Question: Compared to the previous presidents, Obama is the first U.S. President to visit China during his first year after taking office. In addition, the exchanges between the high level officials of the two countries have been very frequent. Do you think this implies that the U.S. has undergone a strategic shift in its policy toward China, or is this an expedient measure that Obama took because of the economic crisis?
Peng Guangqian, Specialist in Strategy Research, Chinese Academy of Military Sciences: After Obama took office, he made some adjustments in his China policy; however, we cannot say whether a strategic shift has occurred or it is just an expedient measure. We still need time to observe. What may cause strategic conflicts between the two countries is not the fact that China’s power is getting closer to that of the U.S., but U.S.’s mentality of hegemony. Only when the U.S. changes its way of thinking can conflicts between the two countries be avoided. 
Qin Yanqing, Vice President of China Foreign Affairs University: From the deep level, Obama holds the idea of (establishing) a multilateral relationship to cooperate with other big countries and he has indeed made adjustments to the U.S. foreign policy. At the same time, in order to get out of the (financial) crisis, the US also needs China. However, we cannot completely separate a strategic shift from an expedient measure. The U.S. cares more and more about Asia. The first reason is that China is developing rapidly. The second reason is that Asia is the most active region in development. Third, from the perspective of the economy of the U.S. and its overall strategy, East Asia is an important region. In addition, countries in this region also want to strengthen their relationships with China and the U.S. 
Shen Dingli, Vice Dean of the Institute of International Studies, Fudan University: In my opinion, the adjustment of U.S. policy toward China is an expedient measure. Fundamentally, the U.S. still perceives socialist China as a strategic competitor. Therefore, currently, the U.S. is merely making gradual tactical adjustments in its China policy. For example, the U.S. is still selling arms to Taiwan. We should not have any illusion about the U.S. The behavior of Obama in mentioning Communism during his inaugural speech is a first among all the U.S. presidents. That indicates that the U.S. has a strong ideological conflict with China. Our ideas are different from the U.S.’s. There are both common ground and conflicts in them.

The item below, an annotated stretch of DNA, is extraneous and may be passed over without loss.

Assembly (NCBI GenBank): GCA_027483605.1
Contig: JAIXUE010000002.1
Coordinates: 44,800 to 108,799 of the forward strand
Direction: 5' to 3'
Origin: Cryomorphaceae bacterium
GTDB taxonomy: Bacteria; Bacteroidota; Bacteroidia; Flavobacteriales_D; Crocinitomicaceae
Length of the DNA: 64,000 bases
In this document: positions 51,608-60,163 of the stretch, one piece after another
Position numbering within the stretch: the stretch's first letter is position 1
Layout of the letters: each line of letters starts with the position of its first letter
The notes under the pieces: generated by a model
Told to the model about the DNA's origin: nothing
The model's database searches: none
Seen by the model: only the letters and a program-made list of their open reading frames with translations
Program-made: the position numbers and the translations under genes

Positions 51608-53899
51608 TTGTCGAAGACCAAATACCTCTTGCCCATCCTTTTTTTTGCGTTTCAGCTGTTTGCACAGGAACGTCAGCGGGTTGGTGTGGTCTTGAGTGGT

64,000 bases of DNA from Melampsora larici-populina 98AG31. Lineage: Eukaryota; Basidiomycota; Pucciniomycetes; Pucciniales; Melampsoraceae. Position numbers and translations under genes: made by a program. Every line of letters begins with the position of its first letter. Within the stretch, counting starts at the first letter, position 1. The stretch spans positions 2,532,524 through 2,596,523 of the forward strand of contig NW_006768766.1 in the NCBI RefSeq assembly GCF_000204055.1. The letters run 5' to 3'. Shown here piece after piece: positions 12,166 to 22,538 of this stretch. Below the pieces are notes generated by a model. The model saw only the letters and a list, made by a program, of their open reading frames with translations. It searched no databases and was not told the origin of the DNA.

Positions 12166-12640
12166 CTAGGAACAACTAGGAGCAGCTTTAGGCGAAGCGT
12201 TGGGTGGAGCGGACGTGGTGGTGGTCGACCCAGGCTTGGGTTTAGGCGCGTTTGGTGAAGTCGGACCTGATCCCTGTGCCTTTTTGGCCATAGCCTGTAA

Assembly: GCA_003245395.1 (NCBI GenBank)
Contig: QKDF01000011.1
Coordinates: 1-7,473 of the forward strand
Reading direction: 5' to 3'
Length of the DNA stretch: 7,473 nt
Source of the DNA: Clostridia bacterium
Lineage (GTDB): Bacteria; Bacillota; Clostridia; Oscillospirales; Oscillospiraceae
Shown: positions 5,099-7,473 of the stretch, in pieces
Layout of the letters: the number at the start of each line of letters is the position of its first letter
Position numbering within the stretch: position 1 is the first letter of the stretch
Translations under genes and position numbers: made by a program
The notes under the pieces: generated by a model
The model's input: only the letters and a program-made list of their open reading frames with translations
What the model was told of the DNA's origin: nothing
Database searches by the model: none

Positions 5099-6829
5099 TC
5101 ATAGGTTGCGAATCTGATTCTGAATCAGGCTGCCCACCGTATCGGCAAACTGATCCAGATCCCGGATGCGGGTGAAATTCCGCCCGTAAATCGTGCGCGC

Yang Zhidan, Specialist at the Institute of Asia-Pacific Studies, Chinese Social Science Institute: I don’t think we can say it is a strategic shift, or an expedient measure. The U.S. has a systematic plan for its strategy for China and the whole East Asia. That usually will not undergo a dramatic change due to a change in the administration. From this perspective, the policy toward China of Obama’s administration to a large extent is inherited from the latter stage of the Bush administration. As the financial crisis sweeps across the world, Obama’s administration also faces an additional series of challenges, such as Iran’s nuclear issue and North Korea’s nuclear issue. On the other hand, China is becoming increasingly powerful. These facts force the U.S. to pay more attention to China. The U.S. on one hand has a protective mentality toward China, and on the other hand, it also hopes China will shoulder more international responsibility. 
Tao Wenzhao, Specialist at the Institute of U.S. Studies, Chinese Social Science Institute: I think it’s neither. Obama has inherited a lot from the Bush administration, including its China policy. The 2008 Presidential election was the first time that the Democrats and Republicans did not have major disagreement on their policy toward China. What’s most important in the Sino-US relationship and benefits the interests of both countries is stability. Don’t let those unstable factors impact the normal development of the relationship between the two countries. We cannot expect that a single visit can elevate the Sino-US relationship to a new level. However, as a matter of fact, with the development of the Sino-US relationship in recent years, the common interests between the two countries are continuously expanding. 
Sun Zhe, Director of the Center for US-China Relations, Tsinghua University: We cannot say it is a strategic shift or an expedient measure. As a matter of fact, Obama to a great extent has continued the China policy of Bush’s administration. Furthermore, facing the global financial crisis, Obama’s administration has no choice but to cooperate more with China. 
Jin Canrong, Vice Dean of the School of International Studies, Renmin University of China: Both exist. On one hand, the financial crisis forces Obama to seek more cooperation with China; on the other hand, everyone sees the importance of China in international society. It is reasonable for Obama to make strategic adjustments in the policy toward China.